The Acts of the Apostles – Acts 20:26-38 མཛད་པ། 20:26-38

(མཛད་པ། 20:26-38)

Acts 20.26-38 w B

 

Therefore I testify to you this day that I am innocent of the blood of all, for I did not shrink from declaring to you the whole counsel of God. Pay careful attention to yourselves and to all the flock, in which the Holy Spirit has made you overseers, to care for the church of God, which he obtained with his own blood. I know that after my departure fierce wolves will come in among you, not sparing the flock; and from among your own selves will arise men speaking twisted things, to draw away the disciples after them. Therefore be alert, remembering that for three years I did not cease night or day to admonish every one with tears. And now I commend you to God and to the word of his grace, which is able to build you up and to give you the inheritance among all those who are sanctified. I coveted no one’s silver or gold or apparel. You yourselves know that these hands ministered to my necessities and to those who were with me. In all things I have shown you that by working hard in this way we must help the weak and remember the words of the Lord Jesus, how he himself said, ‘It is more blessed to give than to receive.’”

And when he had said these things, he knelt down and prayed with them all. And there was much weeping on the part of all; they embraced Paul and kissed him, being sorrowful most of all because of the word he had spoken, that they would not see his face again. And they accompanied him to the ship. (Acts 20:26-38)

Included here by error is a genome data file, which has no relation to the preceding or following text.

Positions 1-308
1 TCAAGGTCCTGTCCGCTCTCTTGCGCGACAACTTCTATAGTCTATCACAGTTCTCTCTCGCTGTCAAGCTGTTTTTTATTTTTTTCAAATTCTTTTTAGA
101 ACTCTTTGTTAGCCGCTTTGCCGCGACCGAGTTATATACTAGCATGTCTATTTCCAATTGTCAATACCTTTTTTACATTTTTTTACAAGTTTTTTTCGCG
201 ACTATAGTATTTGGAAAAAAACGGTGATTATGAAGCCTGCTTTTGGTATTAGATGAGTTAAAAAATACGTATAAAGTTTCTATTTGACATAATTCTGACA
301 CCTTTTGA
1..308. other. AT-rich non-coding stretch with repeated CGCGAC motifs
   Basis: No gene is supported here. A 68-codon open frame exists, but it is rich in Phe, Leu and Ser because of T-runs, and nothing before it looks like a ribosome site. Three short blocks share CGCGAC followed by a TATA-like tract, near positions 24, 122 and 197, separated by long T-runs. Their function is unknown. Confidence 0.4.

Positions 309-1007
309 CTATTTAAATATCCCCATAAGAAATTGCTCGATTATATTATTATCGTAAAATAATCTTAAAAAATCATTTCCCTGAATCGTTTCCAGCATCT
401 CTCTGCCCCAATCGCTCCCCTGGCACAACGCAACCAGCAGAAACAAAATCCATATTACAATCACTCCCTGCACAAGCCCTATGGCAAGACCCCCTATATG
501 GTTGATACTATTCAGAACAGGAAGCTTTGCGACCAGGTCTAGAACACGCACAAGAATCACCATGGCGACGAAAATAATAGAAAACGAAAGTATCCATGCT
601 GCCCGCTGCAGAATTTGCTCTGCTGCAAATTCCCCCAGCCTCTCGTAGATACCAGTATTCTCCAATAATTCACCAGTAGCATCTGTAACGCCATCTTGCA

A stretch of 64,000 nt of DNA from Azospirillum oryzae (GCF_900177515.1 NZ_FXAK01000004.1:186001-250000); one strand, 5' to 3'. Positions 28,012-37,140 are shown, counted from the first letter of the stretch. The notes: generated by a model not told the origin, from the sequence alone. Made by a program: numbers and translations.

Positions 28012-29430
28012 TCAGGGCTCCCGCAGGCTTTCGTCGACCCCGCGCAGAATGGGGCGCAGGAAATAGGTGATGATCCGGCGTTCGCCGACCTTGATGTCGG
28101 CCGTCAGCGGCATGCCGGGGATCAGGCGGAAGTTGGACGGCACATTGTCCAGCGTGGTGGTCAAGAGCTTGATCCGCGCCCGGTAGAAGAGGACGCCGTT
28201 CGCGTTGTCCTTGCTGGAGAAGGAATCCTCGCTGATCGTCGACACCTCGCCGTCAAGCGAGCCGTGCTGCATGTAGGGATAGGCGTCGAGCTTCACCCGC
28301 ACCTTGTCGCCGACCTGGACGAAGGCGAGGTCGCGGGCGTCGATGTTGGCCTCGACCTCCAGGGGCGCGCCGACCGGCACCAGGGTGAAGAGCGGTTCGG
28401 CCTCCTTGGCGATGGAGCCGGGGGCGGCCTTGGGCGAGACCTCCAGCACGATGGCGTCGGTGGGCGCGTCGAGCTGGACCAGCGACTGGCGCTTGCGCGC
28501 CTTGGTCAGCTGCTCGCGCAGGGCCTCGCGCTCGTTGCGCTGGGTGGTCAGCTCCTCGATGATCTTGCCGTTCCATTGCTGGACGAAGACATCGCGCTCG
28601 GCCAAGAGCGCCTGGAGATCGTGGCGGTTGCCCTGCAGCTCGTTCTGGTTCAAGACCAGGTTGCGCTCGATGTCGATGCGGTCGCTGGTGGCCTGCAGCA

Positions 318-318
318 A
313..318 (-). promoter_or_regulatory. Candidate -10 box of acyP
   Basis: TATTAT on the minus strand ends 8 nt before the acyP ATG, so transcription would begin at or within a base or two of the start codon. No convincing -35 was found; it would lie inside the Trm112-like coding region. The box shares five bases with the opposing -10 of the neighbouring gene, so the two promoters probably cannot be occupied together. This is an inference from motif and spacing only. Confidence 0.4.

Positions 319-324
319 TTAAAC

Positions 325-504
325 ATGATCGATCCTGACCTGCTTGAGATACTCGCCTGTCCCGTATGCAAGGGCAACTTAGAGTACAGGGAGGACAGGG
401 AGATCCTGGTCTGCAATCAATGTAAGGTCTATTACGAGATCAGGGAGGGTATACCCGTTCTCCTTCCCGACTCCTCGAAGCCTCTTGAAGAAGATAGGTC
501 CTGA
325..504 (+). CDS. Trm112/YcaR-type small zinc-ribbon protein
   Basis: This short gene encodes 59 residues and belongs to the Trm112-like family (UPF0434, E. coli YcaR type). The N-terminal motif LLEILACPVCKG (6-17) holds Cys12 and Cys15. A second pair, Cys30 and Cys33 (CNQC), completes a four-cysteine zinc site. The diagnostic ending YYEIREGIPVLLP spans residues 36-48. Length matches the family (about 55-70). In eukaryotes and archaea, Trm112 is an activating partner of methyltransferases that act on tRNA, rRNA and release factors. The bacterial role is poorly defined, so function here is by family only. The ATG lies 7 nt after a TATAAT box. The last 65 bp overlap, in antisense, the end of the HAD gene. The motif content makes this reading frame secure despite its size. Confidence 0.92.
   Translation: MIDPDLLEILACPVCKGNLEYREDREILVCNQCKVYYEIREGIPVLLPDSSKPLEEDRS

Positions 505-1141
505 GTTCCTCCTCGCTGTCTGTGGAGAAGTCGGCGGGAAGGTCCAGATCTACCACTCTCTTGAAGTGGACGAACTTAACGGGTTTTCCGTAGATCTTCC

In the second part of his speech Paul reminds the Ephesian elders in strong words how he spent 3 years tirelessly explaining the blessing of the gospel, and giving warning of the death-curse of rejecting what Jesus died to give them.

He goes on to say, ‘Now it is your duty. You must feed the church as guardians of the believers, like shepherds caring for sheep. Prepare them for future years when false teachers, like greedy wolves as it were, will seek to devour your flock.’

‘Remember my example’, he said, ‘I did not ask for money, but toiled for mine own living, rather than feed on you and live in comfort.’ 

It was an emotional farewell.

The Acts of the Apostles – Acts 21:1-16 མཛད་པ། 21:1-16

(མཛད་པ། 21:1-16)

Acts 21.1-16 w B

 

And when we had parted from them and set sail, we came by a straight course to Cos, and the next day to Rhodes, and from there to Patara. And having found a ship crossing to Phoenicia, we went aboard and set sail. When we had come in sight of Cyprus, leaving it on the left we sailed to Syria and landed at Tyre, for there the ship was to unload its cargo. And having sought out the disciples, we stayed there for seven days. And through the Spirit they were telling Paul not to go on to Jerusalem. When our days there were ended, we departed and went on our journey, and they all, with wives and children, accompanied us until we were outside the city. And kneeling down on the beach, we prayed and said farewell to one another. Then we went on board the ship, and they returned home.